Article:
Article: Spinal Cord Injury Information Page

What is Spinal Cord Injury?


Spinal cord injury (SCI) occurs when a traumatic event results in damage to cells within the spinal cord or severs the nerve tracts that relay signals up and down the spinal cord. The most common types of SCI include contusion (bruising of the spinal cord) and compression (caused by pressure on the spinal cord). Other types of injuries include lacerations (severing or tearing of some nerve fibers, such as damage caused by a gun shot wound), and central cord syndrome (specific damage to the corticospinal tracts of the cervical region of the spinal cord). Severe SCI often causes paralysis (loss of control over voluntary movement and muscles of the body) and loss of sensation and reflex function below the point of injury, including autonomic activity such as breathing and other activities such as bowel and bladder control. Other symptoms such as pain or sensitivity to stimuli, muscle spasms, and sexual dysfunction may develop over time. SCI patients are also prone to develop secondary medical problems, such as bladder infections, lung infections, and bed sores.

Is there any treatment?

While recent advances in emergency care and rehabilitation allow many SCI patients to survive, methods for reducing the extent of injury and for restoring function are still limited. Immediate treatment for acute SCI includes techniques to relieve cord compression, prompt (within 8 hours of the injury) drug therapy with corticosteroids such as methylprednisolone to minimize cell damage, and stabilization of the vertebrae of the spine to prevent further injury.

What is the prognosis?

The types of disability associated with SCI vary greatly depending on the severity of the injury, the segment of the spinal cord at which the injury occurs, and which nerve fibers are damaged. Most people with SCI regain some functions between a week and 6 months after injury, but the likelihood of spontaneous recovery diminishes after 6 months. Rehabilitation strategies can minimize long-term disability.

What research is being done?

NINDS research on trauma-related disorders such as SCI focuses on increasing scientific understanding of how changes in molecules, cells, and their complex interactions determine the outcome of SCI, and finding ways to prevent and treat these injuries. There is also increasing interest in neural stem and progenitor cells and their potential application in cell replacement therapies for the treatment of complex neurological disorders such as SCI.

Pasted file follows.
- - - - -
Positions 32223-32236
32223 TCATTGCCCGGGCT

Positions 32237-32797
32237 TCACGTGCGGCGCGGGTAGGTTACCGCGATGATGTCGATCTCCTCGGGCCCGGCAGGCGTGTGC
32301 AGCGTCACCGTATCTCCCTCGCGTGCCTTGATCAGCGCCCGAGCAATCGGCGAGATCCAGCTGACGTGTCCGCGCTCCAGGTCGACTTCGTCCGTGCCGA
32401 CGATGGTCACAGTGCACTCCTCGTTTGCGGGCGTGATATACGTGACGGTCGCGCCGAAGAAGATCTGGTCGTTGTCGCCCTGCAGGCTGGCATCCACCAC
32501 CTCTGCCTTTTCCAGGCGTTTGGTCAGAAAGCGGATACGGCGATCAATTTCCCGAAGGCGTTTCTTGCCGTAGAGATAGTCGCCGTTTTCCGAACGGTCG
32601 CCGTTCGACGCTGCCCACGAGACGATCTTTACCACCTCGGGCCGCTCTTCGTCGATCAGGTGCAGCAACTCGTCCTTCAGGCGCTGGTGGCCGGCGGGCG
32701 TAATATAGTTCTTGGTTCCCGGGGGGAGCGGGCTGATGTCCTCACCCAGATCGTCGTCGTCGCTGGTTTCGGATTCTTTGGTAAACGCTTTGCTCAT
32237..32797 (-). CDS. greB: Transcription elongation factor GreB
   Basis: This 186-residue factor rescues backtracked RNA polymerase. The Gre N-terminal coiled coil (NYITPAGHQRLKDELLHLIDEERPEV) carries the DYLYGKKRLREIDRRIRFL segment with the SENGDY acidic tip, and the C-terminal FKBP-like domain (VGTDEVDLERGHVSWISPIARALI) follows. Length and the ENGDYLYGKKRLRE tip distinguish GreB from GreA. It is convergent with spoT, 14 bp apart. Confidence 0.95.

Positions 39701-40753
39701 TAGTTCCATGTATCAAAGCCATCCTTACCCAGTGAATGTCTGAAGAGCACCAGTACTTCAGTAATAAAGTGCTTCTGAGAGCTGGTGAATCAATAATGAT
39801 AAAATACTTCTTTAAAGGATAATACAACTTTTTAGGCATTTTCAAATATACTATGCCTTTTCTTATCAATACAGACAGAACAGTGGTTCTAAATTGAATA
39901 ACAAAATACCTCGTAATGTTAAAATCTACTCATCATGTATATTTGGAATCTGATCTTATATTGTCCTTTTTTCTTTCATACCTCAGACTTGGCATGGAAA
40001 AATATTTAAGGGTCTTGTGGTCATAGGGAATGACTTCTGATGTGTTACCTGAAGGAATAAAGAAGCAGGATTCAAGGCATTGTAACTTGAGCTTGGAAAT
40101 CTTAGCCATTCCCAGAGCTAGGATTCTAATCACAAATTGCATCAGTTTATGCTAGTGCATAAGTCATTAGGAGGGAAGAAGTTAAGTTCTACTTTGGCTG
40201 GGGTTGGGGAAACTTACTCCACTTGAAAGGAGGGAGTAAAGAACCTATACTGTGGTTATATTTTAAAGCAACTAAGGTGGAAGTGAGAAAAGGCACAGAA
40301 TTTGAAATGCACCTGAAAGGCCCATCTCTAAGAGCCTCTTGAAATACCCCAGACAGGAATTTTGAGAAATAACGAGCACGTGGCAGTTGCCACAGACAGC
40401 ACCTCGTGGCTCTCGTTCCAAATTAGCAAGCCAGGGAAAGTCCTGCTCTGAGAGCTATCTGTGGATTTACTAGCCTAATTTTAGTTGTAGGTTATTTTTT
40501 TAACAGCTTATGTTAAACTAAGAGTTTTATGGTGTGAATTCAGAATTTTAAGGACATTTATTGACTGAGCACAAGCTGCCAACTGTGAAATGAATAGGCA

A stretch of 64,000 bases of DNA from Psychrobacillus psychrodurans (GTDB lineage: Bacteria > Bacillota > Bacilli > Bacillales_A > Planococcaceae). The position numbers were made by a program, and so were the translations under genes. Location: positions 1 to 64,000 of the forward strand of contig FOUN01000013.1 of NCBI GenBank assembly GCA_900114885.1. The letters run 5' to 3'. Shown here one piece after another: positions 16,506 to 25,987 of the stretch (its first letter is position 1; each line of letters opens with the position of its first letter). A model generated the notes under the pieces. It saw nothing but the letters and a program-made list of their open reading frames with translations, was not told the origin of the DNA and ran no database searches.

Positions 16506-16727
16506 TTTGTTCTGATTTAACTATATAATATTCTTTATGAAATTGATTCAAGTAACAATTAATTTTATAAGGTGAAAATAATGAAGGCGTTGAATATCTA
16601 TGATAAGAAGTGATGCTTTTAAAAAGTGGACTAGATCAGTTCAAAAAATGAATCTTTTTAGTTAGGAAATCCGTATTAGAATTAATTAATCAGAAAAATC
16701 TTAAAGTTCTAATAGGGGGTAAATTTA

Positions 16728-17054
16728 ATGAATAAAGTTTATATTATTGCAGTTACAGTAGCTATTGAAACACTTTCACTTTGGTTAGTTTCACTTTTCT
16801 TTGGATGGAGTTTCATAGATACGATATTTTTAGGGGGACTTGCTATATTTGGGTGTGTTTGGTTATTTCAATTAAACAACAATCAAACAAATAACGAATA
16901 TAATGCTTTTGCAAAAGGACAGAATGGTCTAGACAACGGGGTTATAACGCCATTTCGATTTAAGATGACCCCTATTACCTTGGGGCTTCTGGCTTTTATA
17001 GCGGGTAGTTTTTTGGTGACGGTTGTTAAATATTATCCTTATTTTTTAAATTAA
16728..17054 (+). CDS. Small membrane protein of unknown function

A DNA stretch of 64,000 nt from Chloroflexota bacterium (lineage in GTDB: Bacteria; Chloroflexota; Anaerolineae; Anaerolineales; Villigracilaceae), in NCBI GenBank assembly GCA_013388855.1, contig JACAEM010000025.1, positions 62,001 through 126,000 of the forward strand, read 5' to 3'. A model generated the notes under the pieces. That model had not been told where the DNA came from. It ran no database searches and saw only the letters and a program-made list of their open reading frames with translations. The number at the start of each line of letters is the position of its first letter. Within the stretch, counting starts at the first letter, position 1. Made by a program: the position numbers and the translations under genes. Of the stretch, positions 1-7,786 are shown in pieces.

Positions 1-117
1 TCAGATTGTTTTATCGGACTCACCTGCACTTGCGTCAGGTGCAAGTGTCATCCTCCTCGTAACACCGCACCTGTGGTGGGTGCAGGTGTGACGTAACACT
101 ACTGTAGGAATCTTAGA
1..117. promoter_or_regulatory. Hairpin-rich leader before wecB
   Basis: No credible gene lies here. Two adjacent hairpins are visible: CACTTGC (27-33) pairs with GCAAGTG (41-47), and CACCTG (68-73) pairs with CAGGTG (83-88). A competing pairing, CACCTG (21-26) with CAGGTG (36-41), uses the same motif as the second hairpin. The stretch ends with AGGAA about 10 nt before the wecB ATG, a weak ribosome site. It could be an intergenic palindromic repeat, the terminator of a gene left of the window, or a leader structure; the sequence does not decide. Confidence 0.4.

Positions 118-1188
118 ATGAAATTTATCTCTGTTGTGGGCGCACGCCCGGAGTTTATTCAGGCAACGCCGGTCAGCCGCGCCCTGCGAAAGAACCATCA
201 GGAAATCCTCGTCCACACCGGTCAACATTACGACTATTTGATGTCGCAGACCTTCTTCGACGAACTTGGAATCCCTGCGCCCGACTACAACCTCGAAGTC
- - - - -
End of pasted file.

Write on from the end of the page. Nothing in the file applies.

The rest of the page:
Select this link to view a list of studies currently seeking patients.

Organizations

Christopher Reeve Paralysis Foundation/ Paralysis Resource Center
500 Morris Avenue
Springfield, NJ   07081
info@crpf.org; research@crpf.org
http://www.christopherreeve.org
Tel: 973-379-2690 800-225-0292
Fax: 973-912-9433

National Rehabilitation Information Center (NARIC)
4200 Forbes Boulevard
Suite 202
Lanham, MD   20706-4829
naricinfo@heitechservices.com
http://www.naric.com
Tel: 301-459-5900/301-459-5984 (TTY) 800-346-2742
Fax: 301-562-2401

Miami Project to Cure Paralysis/ Buoniconti Fund
P.O. Box 016960
R-48
Miami, FL   33101-6960
mpinfo@miamiproject.med.miami.edu
http://www.themiamiproject.org
Tel: 305-243-6001 800-STANDUP (782-6387)
Fax: 305-243-6017

National Spinal Cord Injury Association
6701 Democracy Blvd.
#300-9
Bethesda, MD   20817
info@spinalcord.org
http://www.spinalcord.org
Tel: 301-214-4006 800-962-9629
Fax: 301-881-9817

Paralyzed Veterans of America (PVA)
801 18th Street, NW
Washington, DC   20006-3517
info@pva.org
http://www.pva.org
Tel: 202-USA-1300 (872-1300) 800-424-8200
Fax: 202-785-4452

Spinal Cord Society
19051 County Highway 1
Fergus Falls, MN   56537
N/A
http://members.aol.com/scsweb
Tel: 218-739-5252 or 218-739-5261
Fax: 218-739-5262

Geoffrey Lance Foundation for SCI Research and Support
132 S. 10th Street, #375 Main
c/o Regional SCI Center of Delaware Valley
Philadelphia, PA   19107
info@geofflance.com
http://www.geofflance.com
Tel: 877-GLANCE1 (452-6231)
Fax: 215-955-5152

 


Source: National Institute of Neurological Disorders and Stroke
Cache Date: December 16, 2004

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